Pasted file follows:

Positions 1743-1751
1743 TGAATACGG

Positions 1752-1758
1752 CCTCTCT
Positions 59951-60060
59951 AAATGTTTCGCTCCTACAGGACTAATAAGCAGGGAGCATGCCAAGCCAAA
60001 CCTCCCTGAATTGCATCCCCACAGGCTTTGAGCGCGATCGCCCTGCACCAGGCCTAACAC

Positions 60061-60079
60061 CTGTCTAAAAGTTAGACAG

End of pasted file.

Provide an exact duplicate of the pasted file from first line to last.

Positions 1743-1751
1743 TGAATACGG

Positions 1752-1758
1752 CCTCTCT
Positions 59951-60060
59951 AAATGTTTCGCTCCTACAGGACTAATAAGCAGGGAGCATGCCAAGCCAAA
60001 CCTCCCTGAATTGCATCCCCACAGGCTTTGAGCGCGATCGCCCTGCACCAGGCCTAACAC

Positions 60061-60079
60061 CTGTCTAAAAGTTAGACAG